The latest project we have is a monthly show on radio Alhara (the 3rd Saturday of every month, 7 pm UK time). The show is a one-hour sonic collage (like the hybrid paintings) of musical and cultural influences cut up and re-edited together and played over with live guitar, bass, percussion and vocals, flutes, piano, synth. The result is a chaotic order - destroying to create.
| You did two covers for Lee Perry, Rainford, and Heavy Rain. How did that come about? Was it a commission by Adrian Sherwood?
The covers came about through Adrian Sherwood, who has been a big supporter of mine through the years. He has bought a lot of artworks and introduced me to many great people. The Jesus Perry was commissioned for the cover by him, the four horsemen drawing he already owned.
For the animated video I have worked with Llyr Williams. We have been working together since I began the Higher Powers film (2002). We had a lot of fun working on these On-U animations, and I am pleased that they got so many views. I would love to do a whole feature film of animated drawings.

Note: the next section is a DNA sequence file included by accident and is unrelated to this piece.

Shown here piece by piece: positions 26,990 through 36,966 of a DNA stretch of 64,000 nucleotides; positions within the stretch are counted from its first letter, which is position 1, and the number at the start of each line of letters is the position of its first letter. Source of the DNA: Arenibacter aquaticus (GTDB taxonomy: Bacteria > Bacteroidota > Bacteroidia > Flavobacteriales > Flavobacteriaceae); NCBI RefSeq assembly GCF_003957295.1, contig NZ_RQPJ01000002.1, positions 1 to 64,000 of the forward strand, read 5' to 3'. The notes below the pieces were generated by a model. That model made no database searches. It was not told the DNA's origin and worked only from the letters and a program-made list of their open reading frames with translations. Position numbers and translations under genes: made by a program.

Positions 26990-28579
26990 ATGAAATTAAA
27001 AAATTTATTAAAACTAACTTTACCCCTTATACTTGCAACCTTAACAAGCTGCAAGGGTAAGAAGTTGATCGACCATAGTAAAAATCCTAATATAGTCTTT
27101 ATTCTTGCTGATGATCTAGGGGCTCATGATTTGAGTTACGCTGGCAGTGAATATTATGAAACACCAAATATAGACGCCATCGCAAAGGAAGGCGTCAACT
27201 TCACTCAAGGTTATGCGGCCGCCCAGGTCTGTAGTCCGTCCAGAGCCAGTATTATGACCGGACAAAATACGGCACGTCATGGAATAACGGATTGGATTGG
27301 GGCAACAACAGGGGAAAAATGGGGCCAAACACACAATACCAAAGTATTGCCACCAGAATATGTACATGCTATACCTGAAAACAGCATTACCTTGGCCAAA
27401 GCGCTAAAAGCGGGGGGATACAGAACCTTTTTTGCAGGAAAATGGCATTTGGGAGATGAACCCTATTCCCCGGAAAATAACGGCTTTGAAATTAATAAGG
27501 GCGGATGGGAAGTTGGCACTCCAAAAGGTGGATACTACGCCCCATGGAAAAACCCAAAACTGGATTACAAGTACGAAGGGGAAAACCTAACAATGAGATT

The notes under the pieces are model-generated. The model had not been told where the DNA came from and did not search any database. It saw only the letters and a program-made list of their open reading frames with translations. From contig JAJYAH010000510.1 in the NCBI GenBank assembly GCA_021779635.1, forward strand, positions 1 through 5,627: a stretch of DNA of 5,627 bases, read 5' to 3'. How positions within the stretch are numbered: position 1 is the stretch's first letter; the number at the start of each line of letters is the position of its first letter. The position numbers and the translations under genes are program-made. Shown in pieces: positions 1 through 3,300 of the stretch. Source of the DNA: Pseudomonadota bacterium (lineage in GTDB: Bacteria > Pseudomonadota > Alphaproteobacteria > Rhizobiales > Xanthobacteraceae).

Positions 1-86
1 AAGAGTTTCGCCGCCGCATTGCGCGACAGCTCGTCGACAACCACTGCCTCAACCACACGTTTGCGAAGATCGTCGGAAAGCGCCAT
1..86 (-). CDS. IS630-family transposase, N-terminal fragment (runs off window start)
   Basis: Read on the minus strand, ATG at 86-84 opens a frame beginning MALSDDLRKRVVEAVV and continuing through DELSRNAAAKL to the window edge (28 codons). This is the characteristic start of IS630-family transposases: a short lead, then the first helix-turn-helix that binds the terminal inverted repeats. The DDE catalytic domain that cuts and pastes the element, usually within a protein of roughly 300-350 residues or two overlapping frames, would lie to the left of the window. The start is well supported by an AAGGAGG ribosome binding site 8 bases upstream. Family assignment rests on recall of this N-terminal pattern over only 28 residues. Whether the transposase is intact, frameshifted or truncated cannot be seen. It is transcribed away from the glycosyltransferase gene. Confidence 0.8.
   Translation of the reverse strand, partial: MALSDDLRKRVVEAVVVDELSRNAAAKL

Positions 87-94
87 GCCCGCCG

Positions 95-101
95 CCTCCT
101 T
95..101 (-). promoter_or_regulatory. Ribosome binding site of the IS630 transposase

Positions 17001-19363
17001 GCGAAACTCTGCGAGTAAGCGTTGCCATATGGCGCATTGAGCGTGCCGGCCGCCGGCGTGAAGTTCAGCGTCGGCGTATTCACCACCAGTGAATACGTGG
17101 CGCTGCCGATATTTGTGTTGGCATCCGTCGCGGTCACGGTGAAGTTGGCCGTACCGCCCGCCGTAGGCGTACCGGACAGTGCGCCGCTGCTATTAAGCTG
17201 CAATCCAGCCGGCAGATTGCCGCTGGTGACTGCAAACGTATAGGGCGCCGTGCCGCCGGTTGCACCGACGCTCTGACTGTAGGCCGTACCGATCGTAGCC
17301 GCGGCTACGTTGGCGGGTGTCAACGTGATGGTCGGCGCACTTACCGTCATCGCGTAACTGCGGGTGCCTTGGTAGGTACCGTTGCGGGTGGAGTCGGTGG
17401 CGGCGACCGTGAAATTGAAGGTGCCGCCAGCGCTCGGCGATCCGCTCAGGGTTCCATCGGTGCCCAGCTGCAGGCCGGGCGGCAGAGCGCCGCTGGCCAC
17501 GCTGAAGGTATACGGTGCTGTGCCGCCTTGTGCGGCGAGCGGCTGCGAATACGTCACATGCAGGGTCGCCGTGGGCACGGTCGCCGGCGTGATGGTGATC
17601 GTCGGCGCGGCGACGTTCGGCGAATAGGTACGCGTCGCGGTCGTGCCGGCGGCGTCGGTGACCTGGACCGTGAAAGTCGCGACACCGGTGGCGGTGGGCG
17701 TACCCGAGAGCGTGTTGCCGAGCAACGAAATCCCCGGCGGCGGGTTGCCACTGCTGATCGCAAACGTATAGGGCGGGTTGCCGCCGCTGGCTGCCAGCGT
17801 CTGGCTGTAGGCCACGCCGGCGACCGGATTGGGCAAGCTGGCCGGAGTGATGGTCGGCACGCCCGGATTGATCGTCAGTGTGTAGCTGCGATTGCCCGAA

| You speak fondly of Adrian Sherwood. You two go back for a long time?
Adrian and I first met when my 'Higher Powers' film premiered at The Tabernacle in Notting Hill, London. After the movie, people could visit a popup exhibition of Lee and my paintings with a special live gig along with Lee and Adrian.